Senate gives initial OK to body cameras, but cost, privacy remain concerns

Body cameras, like these worn by Philadelphia police officers, would be required for all law enforcement officers in South Carolina under bills being considered by the state House and Senate.

The Senate gave initial approval Tuesday to a bill requiring South Carolina cops to wear body cameras, which have become a rallying cry after the fatal shooting of Walter Scott by a North Charleston police officer who is accused of murder.

Senators approved the plan unanimously, but changes could still be made before it is sent to the House.

The bill would set up a fund to pay for body cameras and give state law enforcement officials six months to work out the details of how they should be used.

The Senate’s budget-writing committee has set aside $3.4 million to fund it, enough to buy 2,000 cameras and store data. Buying cameras for the roughly 12,000 law enforcement officers in the state would cost an estimated $30 million, not including data storage and maintenance.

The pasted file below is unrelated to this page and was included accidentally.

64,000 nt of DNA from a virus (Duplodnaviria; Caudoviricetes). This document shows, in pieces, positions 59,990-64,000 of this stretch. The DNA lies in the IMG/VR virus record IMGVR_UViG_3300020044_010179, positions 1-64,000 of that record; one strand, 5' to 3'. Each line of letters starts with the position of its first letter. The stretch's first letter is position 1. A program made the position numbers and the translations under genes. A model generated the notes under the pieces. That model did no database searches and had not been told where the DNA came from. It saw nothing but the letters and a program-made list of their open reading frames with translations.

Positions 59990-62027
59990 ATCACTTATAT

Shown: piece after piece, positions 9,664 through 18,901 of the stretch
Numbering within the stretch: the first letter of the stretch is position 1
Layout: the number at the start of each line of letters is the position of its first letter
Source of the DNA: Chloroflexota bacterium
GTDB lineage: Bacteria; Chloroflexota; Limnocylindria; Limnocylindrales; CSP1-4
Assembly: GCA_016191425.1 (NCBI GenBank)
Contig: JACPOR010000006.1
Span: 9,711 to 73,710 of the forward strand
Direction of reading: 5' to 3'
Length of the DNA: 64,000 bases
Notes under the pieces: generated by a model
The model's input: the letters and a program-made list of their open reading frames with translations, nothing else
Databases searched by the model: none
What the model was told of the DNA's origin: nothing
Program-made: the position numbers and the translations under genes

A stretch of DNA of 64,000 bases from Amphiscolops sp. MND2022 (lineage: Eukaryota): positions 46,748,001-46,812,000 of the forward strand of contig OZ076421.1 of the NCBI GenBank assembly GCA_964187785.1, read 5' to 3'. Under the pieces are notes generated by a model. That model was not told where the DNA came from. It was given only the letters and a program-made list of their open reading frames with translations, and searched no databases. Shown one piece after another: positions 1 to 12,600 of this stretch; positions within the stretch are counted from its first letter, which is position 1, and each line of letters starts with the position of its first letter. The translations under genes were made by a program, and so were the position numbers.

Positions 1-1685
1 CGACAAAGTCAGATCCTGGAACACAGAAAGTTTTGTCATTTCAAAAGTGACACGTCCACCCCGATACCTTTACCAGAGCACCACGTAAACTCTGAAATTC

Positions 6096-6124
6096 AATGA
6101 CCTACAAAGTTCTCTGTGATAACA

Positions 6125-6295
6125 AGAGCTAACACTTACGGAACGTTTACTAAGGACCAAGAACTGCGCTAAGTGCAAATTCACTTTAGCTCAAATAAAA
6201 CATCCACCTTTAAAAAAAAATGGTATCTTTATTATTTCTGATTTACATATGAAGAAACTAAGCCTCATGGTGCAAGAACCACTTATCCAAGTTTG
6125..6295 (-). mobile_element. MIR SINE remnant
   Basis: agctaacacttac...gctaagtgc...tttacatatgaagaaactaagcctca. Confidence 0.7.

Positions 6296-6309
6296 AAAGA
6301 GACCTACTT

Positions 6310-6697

Upstate Republican Sen. Lee Bright, of Spartanburg, said he plans to propose changes to the bill when it next comes up for a vote so that the Legislature can review the details of the program once the Law Enforcement Training Council decides on them. Others say they’re worried about the costs and privacy issues.

To have a chance of becoming law this year, the bill needs to clear the Senate this week, thanks to a looming procedural deadline.

Sen. Gerald Malloy, D-Hartsville, said he’s confident that the bill would meet the deadline, adding that passing the bill is a must after South Carolina avoided the unrest after Scott’s shooting death that has engulfed other cities where blacks were enraged by what they considered police brutality and misconduct.

“As society changes, we have to change,” Malloy said. “This should be the bill that should become the law of this state.”

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The House is set to consider its own body camera proposal this week, but decided Tuesday to hold off on a vote. The House measure asks state law enforcement officials to study agencies that already use cameras, effectively delaying decisions on their use statewide.

Body camera bills were proposed in the House and Senate early in this year’s session, but neither had advanced past subcommittees before a North Charleston police officer was captured on video shooting Scott in the back earlier this month as he ran away.

The shooting reignited a national debate about body cameras and spurred lawmakers into action. Congress also is considering making body cameras a requirement.

Cynthia Roldan contributed to the story.